It’s an Olympics year, so it’s not surprising that the media (i.e. here on the Washingtonian, here at the Telegraph or on Yahoo Sports) once again investigates the superstitions or rituals of high-level athletes.
This amateur/recreational athlete’s pre-race ritual, as you may have read here before, is chiefly to consume a bowl of hot cereal, the morning of (before) the event. It’s good endurance fuel, it’s comforting, and a little sweet. Snuggling up to a bowl of it makes me feel a little like a kid, which is one thing that is really important when I’m about to compete: prepare to be a kid again, and have a little fun. Enjoy passing someone. Enjoy getting passed by someone in a tutu. Hurdle the turtle.
My secondary rituals:
- Making sure I have not showered right before the event. I won’t arrive stinky, of course, but I like to view competition as a sort of cleansing, spiritually. I know that literally, by the end of it, I will surely be physically dirtier, but I’ll feel newer, and better.
- I’d have scoffed at this in my 20s, but: making a decision about jewelry. When I played rugby, it was to be sure that I had none on (it was a rule on the pitch). Now, in most cases, it’s selecting whatever talisman seems to be needed. Often, it’s my cross of Iona pendant, which is a symbol of stamina for me. Sometimes, feeling a little glamorous can motivate me for speed or being otherwise spectacular, and I’ll pick something that sparkles.
Onward, to when I most recently engaged in such ritual: While my first leg on this past weekend’s relay race didn’t begin until dusk, I did make sure to have a bowl of hot cereal in the morning. The late run afforded me the luxury of a whole free morning, so I had plenty of time to cook up a batch of Power Porridge, instead of the usual instant or reheated plain oatmeal.
I did shower that morning – but as we had several hours of car ride before my run, I figured I had plenty of time to gather road dust (and minivan aroma).
On the jewelry front: This summer, it’s been a necklace with a Ganesha pendant, similar to this one, made by the same artist. I discovered Ganesha in my yoga teacher training. This Hindu diety, who has the head of an elephant, is often evoked at the start of a large undertaking, when extra help removing obstacles (of any kind) may be needed. My husband gave it to me right before a rock climbing trip a few years ago, which was a fun and epic-free trip. I wore it on our Grand Canyon hike this July, which was problem-free yet memorable as well. I wore it on this past weekend’s Ragnar Relay Great River race, and once again, our team did well, given the conditions, and we had a great time, too. Actually, I wore it for much of last week, as I was worried about catching the double sinus infection that plagued me, last year.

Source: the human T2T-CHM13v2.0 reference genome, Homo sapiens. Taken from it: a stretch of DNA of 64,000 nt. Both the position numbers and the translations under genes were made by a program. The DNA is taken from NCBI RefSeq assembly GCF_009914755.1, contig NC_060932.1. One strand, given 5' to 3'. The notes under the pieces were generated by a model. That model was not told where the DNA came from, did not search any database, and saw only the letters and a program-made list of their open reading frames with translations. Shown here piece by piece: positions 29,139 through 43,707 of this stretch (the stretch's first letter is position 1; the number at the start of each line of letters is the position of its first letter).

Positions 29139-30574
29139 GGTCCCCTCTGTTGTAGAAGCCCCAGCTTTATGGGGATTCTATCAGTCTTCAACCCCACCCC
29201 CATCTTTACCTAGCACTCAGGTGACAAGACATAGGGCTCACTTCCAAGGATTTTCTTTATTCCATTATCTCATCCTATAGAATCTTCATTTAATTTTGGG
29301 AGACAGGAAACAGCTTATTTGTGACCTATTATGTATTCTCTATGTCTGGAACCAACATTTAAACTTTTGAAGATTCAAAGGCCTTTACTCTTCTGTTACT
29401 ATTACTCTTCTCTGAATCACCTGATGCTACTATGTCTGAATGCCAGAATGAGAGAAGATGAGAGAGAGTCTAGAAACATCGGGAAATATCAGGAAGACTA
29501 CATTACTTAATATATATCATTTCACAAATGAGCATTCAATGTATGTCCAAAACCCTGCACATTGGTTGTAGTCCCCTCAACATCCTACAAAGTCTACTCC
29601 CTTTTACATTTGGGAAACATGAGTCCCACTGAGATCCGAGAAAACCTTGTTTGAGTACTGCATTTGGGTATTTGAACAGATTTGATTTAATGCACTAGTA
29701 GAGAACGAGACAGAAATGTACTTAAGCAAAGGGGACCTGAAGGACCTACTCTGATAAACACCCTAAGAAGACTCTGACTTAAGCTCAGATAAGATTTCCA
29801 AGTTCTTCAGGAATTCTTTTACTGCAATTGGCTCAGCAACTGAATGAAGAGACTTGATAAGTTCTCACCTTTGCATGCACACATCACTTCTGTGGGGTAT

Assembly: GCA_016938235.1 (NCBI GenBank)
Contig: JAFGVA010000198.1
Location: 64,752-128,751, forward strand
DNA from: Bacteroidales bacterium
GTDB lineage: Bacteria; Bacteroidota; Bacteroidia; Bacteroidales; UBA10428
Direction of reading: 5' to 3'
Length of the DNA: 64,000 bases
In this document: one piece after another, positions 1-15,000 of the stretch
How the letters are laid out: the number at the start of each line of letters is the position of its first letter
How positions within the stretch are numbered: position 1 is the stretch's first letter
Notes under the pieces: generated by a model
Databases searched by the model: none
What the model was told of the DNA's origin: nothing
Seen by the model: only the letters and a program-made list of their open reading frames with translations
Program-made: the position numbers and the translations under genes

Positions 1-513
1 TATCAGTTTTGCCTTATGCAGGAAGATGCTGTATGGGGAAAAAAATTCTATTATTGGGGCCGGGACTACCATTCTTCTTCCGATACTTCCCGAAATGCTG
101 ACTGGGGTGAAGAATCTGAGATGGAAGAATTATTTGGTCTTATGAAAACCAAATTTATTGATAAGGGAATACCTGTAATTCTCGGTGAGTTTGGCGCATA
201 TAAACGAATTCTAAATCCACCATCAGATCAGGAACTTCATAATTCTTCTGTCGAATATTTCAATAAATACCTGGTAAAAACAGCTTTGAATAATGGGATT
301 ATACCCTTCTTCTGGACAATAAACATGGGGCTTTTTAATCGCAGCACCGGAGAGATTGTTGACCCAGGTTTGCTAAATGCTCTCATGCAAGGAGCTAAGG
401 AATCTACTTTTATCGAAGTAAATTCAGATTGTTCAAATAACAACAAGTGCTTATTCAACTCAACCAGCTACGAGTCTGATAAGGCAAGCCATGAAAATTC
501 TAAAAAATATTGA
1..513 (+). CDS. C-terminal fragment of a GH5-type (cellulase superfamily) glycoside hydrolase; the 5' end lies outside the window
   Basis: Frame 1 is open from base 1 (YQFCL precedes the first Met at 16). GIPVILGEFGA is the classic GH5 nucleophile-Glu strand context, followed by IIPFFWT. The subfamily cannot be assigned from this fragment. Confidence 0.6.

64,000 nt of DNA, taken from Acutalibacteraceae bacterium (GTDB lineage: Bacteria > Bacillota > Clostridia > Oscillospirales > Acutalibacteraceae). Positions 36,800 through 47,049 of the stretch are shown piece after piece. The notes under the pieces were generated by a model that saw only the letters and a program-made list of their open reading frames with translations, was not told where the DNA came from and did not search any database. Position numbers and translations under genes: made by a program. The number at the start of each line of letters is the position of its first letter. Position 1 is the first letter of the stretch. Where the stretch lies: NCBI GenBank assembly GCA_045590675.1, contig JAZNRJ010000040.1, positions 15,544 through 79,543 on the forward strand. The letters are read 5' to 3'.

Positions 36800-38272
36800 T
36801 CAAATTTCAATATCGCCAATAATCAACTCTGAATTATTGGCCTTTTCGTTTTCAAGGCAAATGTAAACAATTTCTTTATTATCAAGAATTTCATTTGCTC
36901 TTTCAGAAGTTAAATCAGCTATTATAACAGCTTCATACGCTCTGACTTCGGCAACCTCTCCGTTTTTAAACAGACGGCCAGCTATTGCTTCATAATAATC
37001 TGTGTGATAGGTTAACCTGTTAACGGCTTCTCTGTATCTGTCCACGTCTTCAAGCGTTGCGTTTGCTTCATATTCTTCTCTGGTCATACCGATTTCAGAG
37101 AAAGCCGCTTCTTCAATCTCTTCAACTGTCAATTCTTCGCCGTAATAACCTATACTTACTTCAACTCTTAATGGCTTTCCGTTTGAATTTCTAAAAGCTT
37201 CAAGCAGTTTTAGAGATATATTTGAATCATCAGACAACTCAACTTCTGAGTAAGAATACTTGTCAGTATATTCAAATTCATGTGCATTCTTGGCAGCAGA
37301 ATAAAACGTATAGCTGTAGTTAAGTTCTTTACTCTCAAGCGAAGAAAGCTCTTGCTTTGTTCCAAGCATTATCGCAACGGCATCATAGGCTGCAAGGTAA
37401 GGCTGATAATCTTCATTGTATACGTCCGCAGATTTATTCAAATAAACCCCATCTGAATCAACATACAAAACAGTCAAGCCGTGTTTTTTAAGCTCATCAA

Just how well did we do? Team Loo Lovers shaved 35 minutes from our projected time! How? I’ll first suggest that damn, we are good runners who have done some great training this year. Then I’ll suggest that we have good chemistry as a group – both in terms of personality and in terms of minivan stink management.
Then, I’ll offer that Mother Nature dealt us a good hand this year: sunny, with very pleasant temps. Western Wisconsin and suburban Twin Cities Fahrenheit numbers were in the low 80s, at the highest, and high 40’s, at the lowest. A runner almost couldn’t ask for better weather, especially when sleep deprivation is a factor for some of the miles to be run.
Thirty-five is almost exactly how many fewer minutes of sleep I got during the event, compared to last year (this year’s total was 40 minutes, give or take a 5-minute back-seat nap). This was a year in which I picked a runner number whose last leg had the most miles of my three running legs. Irreverence and a thirst for challenge drove me to pick it, but I also figured that perhaps having a longer last run would be easier on me: it’s not short, so why try to go fast? My body usually takes about 30 minutes to get into its happy running place, anyway.
I felt more tired than in prior years, but I managed to control the side-ache nasties and the 7.1 miles went reasonably well. I even made one “kill,” passing one competitor. I pulled myself up the difficult hill out of Hidden Falls Park, then cruised along an unfamiliar but quite lovely stretch of the Mississippi River. I thanked the water-stop volunteer profusely. Shortly later, I arrived near the finish area, to find my team, who joined me to cross the finish line. We hooted, hollered, collected our medals, hugged, then departed to return the rental vans and make our way toward some sweet sleep.